The varietals that the winery is now using are becoming more and more common around Israel. Organic vineyards are now common place, with Tishbi, Bashan, Yarden, Or Haganuz, and others using organic techniques to manage their vineyards. It is good for the environment, it is good for the workers of the vineyards, and it is good for all of us that enjoy the wines. Other than the organic farming, Viognier is a hard grape to grow and to sell, and it is no surprise that Gush Etzion does not make a single varietal wine from this grape. The Gewurztraminer, Petite Verdot, and White Riesling are getting far more play now a days as well, and ones that do well in the Israeli heat. We really enjoyed the White Riesling but were surprised by the lack of the classic oily texture. We enjoyed a bottle of Carmel White Riesling at Sommelier and that one was a bit more complex because of the oily texture. We did not get to taste the Gewurztraminer on that day, and the Petite Verdot is currently used solely for blending.

Other than its initial vintage the winery hit its next big growth spurt in 2005 when the winery’s current building was ready to play. The winery itself was finished in September 2004, and has a capacity to produce 50,000 bottles a year. The winery currently produces some 40,000 bottles and caps it at that number to continue to keep its boutique styling and processes. The winery was established in partnership with investors from the United States and Tishbi Winery who buys the rest of the grapes from Gush Eztion’s vineyards.

The new building did more than just expand the winery’s production ability, it added two very important features that more and more wineries are doing or dreaming about doing. Those being adding a restaurant, which serves only local fare, and creating a viewing booth or platform for visitors to be able to watch wine making, bottling, or any other wine process that occurs within the winery itself. The visitor center was designed so visitors can watch the entire production process while staying safely out of the way of the staff. The visitor center in Gush Etzion consists of a steel bridge that is suspended above the inner workings of the winery, allowing guests to view the bottling line, the production area, and the steel vats. You can view the barrel room through a transparent glass window. Attached to the winery is the Mehadrin Kosher milk restaurant/cafe that is open late into the night.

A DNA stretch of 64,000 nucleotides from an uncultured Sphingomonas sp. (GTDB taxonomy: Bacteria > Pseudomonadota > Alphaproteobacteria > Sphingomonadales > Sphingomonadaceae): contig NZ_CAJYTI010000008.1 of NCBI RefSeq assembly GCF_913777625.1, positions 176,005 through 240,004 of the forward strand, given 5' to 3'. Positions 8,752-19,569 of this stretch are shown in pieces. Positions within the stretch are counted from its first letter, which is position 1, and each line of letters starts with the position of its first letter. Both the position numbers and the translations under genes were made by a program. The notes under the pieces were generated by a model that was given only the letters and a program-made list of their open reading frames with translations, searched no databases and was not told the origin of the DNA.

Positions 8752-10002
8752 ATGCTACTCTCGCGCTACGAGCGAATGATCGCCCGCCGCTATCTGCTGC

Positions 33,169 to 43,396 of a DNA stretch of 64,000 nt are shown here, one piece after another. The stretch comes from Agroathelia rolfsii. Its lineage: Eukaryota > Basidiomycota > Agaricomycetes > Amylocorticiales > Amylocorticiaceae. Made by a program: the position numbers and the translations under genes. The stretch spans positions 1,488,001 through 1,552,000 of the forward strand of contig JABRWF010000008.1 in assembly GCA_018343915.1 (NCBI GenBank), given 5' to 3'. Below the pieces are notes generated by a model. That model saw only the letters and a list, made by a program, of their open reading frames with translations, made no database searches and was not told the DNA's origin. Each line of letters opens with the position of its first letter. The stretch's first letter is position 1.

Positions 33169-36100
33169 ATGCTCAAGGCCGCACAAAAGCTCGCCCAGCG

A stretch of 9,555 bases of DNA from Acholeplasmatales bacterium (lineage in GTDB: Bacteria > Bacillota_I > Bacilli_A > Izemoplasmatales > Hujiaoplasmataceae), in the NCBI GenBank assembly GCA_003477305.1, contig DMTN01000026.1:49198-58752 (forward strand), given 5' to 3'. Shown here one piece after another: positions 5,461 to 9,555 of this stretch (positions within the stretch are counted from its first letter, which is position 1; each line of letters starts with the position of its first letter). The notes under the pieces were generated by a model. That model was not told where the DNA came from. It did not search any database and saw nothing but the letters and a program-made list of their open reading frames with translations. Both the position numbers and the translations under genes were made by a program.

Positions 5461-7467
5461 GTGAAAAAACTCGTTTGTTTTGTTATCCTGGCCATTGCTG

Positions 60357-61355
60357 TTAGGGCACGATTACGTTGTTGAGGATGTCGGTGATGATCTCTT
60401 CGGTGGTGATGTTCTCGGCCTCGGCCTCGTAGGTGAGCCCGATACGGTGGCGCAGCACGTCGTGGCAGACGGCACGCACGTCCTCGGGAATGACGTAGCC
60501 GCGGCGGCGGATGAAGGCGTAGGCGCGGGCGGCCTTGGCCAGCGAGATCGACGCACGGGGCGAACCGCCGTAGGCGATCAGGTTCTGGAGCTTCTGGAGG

The combination of being to allow guests to essentially do a self-guided tour along with a place to taste the wines and have a meal is a theme that is being replicated all over the world, and particularly well, in Israel. Carmel, Tishbi, and Binyamnia to name a few have implemented this wonderful idea, and in 2005, so did Gush Etzion. The idea is not a new one, but it is new for many of the kosher wineries around the world. A few weeks ago we went to the famous Tierra Sur restaurant that is located within the Herzog Winery, and enjoyed a lovely dinner, along with a very nice tasting. We could have done the self-guiding tour there as well, but we had done it a few years ago, when they were bottling wines. The viewing platform at Herzog is two floors above the winery’s work floor, and viewable by a walkway that is wall-to-wall large pane glass windows that give every single guest a bird’s eye view of the winery’s inner workings.